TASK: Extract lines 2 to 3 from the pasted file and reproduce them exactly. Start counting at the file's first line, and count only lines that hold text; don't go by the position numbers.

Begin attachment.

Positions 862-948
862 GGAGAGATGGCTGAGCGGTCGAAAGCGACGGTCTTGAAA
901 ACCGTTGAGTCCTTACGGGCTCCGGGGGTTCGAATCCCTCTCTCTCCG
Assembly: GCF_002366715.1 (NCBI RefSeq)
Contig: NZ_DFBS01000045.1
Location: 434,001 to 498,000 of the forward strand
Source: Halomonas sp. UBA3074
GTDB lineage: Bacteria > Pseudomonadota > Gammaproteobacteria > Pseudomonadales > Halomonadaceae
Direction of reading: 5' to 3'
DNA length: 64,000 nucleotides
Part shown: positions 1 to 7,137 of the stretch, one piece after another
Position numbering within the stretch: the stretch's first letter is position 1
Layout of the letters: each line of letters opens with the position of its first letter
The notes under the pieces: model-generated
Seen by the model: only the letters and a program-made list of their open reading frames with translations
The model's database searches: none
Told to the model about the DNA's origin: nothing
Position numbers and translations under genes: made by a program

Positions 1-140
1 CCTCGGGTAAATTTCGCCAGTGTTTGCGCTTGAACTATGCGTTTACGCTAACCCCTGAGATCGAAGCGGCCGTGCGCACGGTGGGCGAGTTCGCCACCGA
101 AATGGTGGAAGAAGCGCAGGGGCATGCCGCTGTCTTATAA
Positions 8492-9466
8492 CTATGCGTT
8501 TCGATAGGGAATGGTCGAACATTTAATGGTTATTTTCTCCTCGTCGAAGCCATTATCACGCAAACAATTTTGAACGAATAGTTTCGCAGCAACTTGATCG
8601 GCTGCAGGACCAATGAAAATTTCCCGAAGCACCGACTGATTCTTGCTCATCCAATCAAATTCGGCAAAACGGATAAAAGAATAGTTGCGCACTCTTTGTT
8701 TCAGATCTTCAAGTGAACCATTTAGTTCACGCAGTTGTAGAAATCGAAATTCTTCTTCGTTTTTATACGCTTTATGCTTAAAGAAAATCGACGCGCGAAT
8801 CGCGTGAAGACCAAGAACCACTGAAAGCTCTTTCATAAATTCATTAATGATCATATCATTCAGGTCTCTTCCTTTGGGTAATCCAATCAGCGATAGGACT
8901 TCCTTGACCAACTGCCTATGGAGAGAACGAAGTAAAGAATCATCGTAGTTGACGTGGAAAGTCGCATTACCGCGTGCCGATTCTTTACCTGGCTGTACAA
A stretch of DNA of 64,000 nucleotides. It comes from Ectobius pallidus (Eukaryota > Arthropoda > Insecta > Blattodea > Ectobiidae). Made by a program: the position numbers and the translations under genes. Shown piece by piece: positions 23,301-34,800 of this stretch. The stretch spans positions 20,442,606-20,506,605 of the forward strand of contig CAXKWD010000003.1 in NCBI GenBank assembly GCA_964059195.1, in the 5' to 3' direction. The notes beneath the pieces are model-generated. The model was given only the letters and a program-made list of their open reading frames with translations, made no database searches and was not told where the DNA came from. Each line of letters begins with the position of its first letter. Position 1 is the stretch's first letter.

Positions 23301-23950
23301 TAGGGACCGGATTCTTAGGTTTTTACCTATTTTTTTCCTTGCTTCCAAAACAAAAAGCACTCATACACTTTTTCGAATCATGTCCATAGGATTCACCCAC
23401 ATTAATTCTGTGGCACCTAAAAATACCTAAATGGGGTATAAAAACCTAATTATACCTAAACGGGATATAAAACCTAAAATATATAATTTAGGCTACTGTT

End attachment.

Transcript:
862 GGAGAGATGGCTGAGCGGTCGAAAGCGACGGTCTTGAAA
901 ACCGTTGAGTCCTTACGGGCTCCGGGGGTTCGAATCCCTCTCTCTCCG